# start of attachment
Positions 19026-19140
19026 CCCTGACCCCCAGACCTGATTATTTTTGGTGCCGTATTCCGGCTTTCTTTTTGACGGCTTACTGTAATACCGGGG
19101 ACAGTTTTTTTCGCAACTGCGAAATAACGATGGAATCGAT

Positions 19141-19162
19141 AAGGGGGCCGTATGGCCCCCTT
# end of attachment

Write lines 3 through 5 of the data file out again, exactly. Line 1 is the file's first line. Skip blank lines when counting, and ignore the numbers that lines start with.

19101 ACAGTTTTTTTCGCAACTGCGAAATAACGATGGAATCGAT

Positions 19141-19162
19141 AAGGGGGCCGTATGGCCCCCTT